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  • ISLAMIC BANKING

    CONCEPTS, OBJECTIVES, RESOURCES AND INVESTMENTS, INVESTMENT

    PRODUCTS AND THE ISLAMIC BANKS VERSUS COMMERCIAL BANKS AND

    EUROPEAN BANKS

    Dr. Samir Sayed MAHDY

    Abstract

    This paper is aiming to clarify the concepts of the Islamic Banking and to focus on its

    resources and the ways to invest these resources, trying to nominate its products by

    which they are operating, and to make a comparison between the Islamic Banks versus

    the Commercial and European Banks.

    Key words: Usury, monopoly, Zakat, Shariah, existence, prosperity, commodity, investment

    activities, leasing activities, retail banking, corporate banking.

    1. The Concepts of Islamic Banking

    Islamic banks operate within the principles that govern Islamic economics. These

    principles are:

    - Prohibition of usury (Riba) in financial dealings. Not to take or give interest, or grant a loan with interest.

    - Prohibition of all forms of monopoly, and all forms of hoarding. - Directing financial resources to the channels of economic activities that are

    useful or beneficial to the society.

    - Prohibition of investing financial resources in fields of prohibited activities such as trading in liquor or pork, realizing solid society through the revival of Zakat.

    There are two main concepts of the Islamic Banking:

    - Money is not considered as a commodity that can be dealt with by more than its value such like other commodities, as dealing with money is governed by certain

    regulations which point out that money is not an usurious item and therefore it is

    prohibited to sell it at more than its value, and not be returned with more than its value

    in case of lending it. Usury (Riba) is prohibited in Islam in which the function of

    money is to conclude a transaction and to price the products, money in Islam is not a

    commodity that is governed by supply and demand factors, but it is considered as a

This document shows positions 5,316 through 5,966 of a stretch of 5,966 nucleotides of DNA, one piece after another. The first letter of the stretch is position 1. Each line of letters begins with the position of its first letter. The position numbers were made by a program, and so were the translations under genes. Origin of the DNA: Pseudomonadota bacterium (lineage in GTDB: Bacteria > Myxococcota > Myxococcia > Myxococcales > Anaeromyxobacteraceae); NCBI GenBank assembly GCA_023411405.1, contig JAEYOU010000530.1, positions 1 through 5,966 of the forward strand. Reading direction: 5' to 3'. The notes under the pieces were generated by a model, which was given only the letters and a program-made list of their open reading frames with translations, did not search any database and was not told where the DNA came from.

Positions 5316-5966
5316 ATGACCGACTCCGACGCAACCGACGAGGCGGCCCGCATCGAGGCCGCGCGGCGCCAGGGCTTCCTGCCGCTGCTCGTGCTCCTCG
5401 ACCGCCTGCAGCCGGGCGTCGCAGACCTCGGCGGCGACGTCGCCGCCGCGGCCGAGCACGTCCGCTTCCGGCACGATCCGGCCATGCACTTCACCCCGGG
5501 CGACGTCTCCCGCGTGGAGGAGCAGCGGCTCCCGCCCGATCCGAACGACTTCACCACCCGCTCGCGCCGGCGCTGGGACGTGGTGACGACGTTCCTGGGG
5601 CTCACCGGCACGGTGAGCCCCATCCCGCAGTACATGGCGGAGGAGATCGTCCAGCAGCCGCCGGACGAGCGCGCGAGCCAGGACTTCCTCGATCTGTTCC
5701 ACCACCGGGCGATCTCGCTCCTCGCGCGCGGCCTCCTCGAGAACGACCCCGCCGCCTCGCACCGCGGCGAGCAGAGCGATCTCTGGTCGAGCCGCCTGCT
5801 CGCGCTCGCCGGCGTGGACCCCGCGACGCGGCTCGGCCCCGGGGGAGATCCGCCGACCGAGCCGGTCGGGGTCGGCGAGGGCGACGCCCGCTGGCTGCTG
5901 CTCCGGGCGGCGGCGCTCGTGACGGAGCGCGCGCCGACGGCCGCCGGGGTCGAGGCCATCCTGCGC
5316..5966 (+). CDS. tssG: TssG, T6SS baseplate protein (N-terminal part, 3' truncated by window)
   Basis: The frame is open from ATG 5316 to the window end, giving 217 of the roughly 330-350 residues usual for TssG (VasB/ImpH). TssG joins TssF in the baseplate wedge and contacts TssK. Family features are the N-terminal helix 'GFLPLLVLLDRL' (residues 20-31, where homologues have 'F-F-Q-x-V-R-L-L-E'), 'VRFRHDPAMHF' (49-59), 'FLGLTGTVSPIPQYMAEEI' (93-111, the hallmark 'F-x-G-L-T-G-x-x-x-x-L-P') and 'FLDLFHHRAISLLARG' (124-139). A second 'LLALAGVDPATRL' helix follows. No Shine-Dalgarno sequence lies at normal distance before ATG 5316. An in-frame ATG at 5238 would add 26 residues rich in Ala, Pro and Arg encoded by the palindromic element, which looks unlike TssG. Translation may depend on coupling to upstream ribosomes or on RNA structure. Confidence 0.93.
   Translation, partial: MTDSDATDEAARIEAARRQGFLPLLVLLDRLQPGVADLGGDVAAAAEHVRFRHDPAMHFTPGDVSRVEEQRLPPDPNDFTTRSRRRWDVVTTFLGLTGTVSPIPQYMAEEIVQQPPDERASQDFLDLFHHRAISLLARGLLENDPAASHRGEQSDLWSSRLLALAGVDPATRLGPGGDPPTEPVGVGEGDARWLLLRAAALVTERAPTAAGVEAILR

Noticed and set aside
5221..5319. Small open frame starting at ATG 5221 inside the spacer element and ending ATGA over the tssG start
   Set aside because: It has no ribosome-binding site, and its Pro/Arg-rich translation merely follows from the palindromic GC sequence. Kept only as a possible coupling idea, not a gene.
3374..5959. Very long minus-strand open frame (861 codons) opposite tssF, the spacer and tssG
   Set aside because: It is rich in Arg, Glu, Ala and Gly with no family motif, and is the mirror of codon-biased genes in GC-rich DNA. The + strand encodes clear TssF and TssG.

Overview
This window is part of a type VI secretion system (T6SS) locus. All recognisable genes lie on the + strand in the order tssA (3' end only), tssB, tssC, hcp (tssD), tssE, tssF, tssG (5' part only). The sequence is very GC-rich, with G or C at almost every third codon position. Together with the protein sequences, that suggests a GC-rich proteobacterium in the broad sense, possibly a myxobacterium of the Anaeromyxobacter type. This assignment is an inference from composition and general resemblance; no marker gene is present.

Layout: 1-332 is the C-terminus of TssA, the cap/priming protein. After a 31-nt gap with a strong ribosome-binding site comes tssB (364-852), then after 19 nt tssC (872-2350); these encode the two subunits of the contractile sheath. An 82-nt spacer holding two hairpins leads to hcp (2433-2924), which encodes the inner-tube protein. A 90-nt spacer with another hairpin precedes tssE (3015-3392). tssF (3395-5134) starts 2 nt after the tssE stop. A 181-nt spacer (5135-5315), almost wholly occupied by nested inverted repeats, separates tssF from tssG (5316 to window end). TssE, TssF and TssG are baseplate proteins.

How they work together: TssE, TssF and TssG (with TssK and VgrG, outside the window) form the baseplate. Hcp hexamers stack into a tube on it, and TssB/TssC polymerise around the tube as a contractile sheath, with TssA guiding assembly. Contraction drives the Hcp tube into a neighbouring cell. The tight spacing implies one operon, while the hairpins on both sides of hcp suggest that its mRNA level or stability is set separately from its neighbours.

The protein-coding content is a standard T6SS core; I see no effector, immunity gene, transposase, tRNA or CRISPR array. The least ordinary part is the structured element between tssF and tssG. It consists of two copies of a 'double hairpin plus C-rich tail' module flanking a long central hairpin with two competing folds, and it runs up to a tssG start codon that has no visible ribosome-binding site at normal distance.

measure of values, and to facilitate the flow of financial dealings without directly

    affecting the value of goods and services. On the other hand, there are the Islamic

    funding instruments applied in the Islamic banking system.

    - Although there are differences in income between different social classes, Islam does not take this as a rule of differentiation between people in rights and duties,

    but whenever there are people of limited income that is less than what can fulfil their

    basic needs, the rich people have to help them by paying Zakat. Islamic banks include

    specialized departments for Zakat within their structures. In Islam, the concept of

    Zakat is not that of charity, but the means of purification of the individual assets.

    Banking Expert, Ex Consultant to Ministry of Finance (Egypt), Ex General Manager of Blom Bank (Egypt),

    Romanian Branches, smahdimrb@yahoo.com

    189

    mailto:smahdimrb@yahoo.com

  • There is also another way of supporting the limited income of people by granting them

    the Qard Hassan which is lending money with no interest.

    2. The Islamic Banks Objectives

    Besides carrying out all banking activities; Islamic banks are rendering trade, investment

    activities and financing projects. There are various social services rendered by the Islamic

    banks through the Zakat fund. Islamic banks goal is to operate through comprehensive

    banking system based on the rules of Islamic Shariah which meets the needs of shareholders;

    clients and society. Islamic banks are rendering trade finance as well as investment activities,

    leasing activities and all retail banking, corporate banking etc.

    3. The Resources and Investments in Islamic Banks

    Main resources of the Islamic banks like the other banks are depending in the first

    place on their internal resources (capital, reserves and provisions), but the main resources are

    the customers deposits which are considered as the backbone of the investment activity.

    Islamic banks accept deposits from their customers using two types of deposits:1

    - The deposits which are not committed for investment and take the form of current accounts or savings accounts.

    - The deposits which are committed to investment and are called investment accounts.

    Islamic banks are accepting very low amounts as deposits in order to attract a very broad

    sector of customers who are not attracted by other banks. These deposits are characterized by

    relative stability given that they are distributed among a very great number of depositors.

    Governed by the rules of Islamic Sharia, the investment policy of the Islamic banks